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In simplest terms, inflation is the reason R100 this year can buy less than a R100 last year could. Economists usually define inflation as ‘a decrease in your money’s purchasing power over time’. Focus specifically on the word ‘time’ in that definition – inflation is something that is observed with the passing of time, the same time that is also an important input when growing an investment. For this reason, the longer an investment is held, the more cautious an investor must be of inflation eating away at its value over time. As with most things in life, if you know of the risk, you can plan to avoid it. And luckily there are strategies that can be followed to mitigate the effect inflation can have on your investments.
Demand pull is observed when the demand for a product increases while supply remains the same. Let us imagine there is a particular type of bread that uses high quality ingredients, which starts to gain in popularity. The big drive behind the increase in demand is that employment in the economy is picking up and thus consumers have more disposable income to buy such a premium type of bread. The baker, on the other hand, can’t increase his production of bread as fast as the demand is growing because the particular ingredients are limited. This will cause the price of the bread to increase to match the demand, which will ultimately lead to inflation.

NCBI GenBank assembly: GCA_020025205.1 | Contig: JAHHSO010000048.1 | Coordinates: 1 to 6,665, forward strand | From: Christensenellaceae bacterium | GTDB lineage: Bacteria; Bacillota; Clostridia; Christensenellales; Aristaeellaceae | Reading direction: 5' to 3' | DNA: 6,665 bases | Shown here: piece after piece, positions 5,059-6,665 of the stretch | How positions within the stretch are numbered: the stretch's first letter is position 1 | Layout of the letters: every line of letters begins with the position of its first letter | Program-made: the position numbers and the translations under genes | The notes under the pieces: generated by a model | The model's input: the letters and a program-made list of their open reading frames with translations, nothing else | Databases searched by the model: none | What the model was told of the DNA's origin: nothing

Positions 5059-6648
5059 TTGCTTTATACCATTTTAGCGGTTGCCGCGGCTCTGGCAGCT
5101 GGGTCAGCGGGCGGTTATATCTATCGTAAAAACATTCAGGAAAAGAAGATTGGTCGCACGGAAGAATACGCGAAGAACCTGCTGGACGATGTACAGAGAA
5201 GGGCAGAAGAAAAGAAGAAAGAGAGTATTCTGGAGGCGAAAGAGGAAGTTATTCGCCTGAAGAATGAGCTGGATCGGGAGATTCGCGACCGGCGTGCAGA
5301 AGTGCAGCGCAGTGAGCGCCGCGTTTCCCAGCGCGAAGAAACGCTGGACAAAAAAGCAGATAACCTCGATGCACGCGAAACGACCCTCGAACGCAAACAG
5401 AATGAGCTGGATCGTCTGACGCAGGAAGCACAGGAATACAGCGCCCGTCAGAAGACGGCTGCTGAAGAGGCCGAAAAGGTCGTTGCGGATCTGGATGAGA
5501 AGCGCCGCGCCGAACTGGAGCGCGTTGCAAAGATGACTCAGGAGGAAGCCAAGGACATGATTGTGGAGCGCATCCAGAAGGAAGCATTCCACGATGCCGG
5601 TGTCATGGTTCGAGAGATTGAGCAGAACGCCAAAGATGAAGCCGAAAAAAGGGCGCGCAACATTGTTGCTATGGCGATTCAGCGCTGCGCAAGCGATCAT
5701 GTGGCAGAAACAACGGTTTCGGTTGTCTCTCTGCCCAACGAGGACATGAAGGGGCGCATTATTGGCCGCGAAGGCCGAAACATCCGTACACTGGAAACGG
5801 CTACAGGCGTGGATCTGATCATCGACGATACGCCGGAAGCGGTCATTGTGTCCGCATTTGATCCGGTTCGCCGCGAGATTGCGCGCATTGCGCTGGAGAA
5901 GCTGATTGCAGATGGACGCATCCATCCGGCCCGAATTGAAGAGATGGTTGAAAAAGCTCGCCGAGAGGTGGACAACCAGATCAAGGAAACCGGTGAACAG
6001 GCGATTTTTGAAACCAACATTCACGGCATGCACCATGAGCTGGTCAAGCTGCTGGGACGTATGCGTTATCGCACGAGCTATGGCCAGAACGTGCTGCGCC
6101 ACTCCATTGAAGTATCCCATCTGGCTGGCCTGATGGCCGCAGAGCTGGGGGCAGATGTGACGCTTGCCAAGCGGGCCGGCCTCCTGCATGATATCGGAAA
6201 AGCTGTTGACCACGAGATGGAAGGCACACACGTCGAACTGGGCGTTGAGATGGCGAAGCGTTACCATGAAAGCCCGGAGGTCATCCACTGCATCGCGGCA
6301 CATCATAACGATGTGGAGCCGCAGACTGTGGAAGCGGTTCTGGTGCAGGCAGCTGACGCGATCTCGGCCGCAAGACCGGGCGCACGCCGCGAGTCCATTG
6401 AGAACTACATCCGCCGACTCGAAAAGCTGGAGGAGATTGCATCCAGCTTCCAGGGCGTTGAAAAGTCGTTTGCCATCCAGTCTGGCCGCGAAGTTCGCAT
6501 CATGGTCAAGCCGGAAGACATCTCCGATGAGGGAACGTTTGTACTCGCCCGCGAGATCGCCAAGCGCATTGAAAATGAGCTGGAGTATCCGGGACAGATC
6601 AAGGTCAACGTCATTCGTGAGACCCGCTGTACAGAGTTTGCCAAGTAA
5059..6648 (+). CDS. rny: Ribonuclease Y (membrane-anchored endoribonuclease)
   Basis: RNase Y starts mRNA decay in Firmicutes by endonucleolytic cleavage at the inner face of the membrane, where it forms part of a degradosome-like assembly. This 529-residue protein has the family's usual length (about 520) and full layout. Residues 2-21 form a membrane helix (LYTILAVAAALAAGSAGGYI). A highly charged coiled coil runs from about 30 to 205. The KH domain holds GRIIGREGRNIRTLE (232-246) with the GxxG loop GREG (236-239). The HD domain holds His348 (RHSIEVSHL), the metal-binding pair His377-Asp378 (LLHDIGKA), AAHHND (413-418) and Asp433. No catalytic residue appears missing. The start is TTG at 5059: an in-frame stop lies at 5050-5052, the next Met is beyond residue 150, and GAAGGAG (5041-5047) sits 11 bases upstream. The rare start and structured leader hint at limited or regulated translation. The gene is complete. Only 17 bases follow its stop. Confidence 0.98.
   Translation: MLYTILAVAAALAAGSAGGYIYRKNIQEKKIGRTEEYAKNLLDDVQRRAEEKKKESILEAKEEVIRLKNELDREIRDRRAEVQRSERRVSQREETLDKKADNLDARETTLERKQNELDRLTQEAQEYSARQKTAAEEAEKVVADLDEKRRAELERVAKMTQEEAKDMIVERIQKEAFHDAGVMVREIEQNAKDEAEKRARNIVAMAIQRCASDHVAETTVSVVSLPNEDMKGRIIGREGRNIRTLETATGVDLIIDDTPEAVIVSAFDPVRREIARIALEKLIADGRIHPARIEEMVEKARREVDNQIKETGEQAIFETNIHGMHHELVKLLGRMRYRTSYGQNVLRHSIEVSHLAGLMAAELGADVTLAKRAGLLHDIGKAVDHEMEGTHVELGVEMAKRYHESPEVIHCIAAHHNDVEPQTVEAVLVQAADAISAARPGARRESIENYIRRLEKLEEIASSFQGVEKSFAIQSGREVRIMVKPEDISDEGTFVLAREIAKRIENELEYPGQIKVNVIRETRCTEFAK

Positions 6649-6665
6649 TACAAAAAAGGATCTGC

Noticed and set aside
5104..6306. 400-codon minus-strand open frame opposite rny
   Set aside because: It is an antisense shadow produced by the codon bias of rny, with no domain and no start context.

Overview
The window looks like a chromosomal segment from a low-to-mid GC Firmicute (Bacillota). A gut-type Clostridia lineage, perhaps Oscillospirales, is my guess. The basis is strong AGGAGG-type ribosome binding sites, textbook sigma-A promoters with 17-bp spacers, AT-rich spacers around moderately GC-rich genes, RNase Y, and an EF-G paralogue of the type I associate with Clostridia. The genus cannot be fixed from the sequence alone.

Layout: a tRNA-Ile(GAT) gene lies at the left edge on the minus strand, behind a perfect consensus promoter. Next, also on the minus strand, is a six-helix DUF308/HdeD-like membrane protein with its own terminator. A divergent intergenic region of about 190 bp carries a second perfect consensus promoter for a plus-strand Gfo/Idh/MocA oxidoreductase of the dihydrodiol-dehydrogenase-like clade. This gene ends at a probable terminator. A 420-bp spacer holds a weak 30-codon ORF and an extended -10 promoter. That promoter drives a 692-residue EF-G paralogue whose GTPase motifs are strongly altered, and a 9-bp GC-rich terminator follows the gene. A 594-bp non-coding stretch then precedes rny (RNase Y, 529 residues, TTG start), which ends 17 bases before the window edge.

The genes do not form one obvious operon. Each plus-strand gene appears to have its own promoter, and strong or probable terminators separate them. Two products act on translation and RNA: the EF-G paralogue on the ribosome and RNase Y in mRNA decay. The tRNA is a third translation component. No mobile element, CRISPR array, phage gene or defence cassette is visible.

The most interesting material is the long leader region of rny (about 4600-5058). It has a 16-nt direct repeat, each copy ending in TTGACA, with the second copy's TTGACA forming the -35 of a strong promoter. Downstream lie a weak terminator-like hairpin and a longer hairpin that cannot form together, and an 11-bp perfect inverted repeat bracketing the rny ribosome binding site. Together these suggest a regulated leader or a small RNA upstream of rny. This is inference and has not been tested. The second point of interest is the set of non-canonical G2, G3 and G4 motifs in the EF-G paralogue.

Supply push, on the other hand, is caused by supply decreasing while demand remains the same. A real-life example of this is the current global shortage of computer chips, which has caused the price of computers to increase significantly.
It is clear from these examples that inflation is a very natural occurrence and can’t be escaped or avoided by investors.
Now that we understand what inflation is and why it occurs in the market, we can discuss the golden rule for mitigating inflation risk and, ironically, the answer lies in risk itself. Each asset class has a risk profile associated with it. Cash held in the bank has a very low risk because there are very few factors that can cause an investor to lose a portion of this investment. Equities (i.e. shares traded on the JSE), on the other hand, are considered a high-risk investment since there are many factors that can cause the investor to lose money invested in this asset class. The only justification for an investor to take on such high risk must be that the return is also increased. Cash, having a lower risk, will thus also have a lower return compared to an investment held in higher risk investments.
Although there are more risks associated with equities, especially over the short term, equities tend to follow an upwards trend over the long term because companies fundamentally grow based on a growing economy. This means that by tolerating more risk in the short term an investor can better grow the investment over the long term compared to a lower risk asset class.
As discussed earlier, inflation becomes problematic when investments are held over time. Although cash in the bank does not have too many risks, it will become less valuable over a longer period because of inflation. The little growth earned by low-risk investments over the long term will therefore be diminished by inflation and the only way to ensure decent returns over the long term is to have higher returns, which in turn is achieved by investing in higher risk asset classes.
To put it in simple terms, when investing money over a longer-term period, it is important to consider the effect inflation will have on such an investment. Do not let inflation intimidate you or deter you from investing your funds at all. By understanding what inflation is and by applying risk-mitigating principles like those above, you can ultimately beat inflation and ensure that your investments remain strong and rewarding.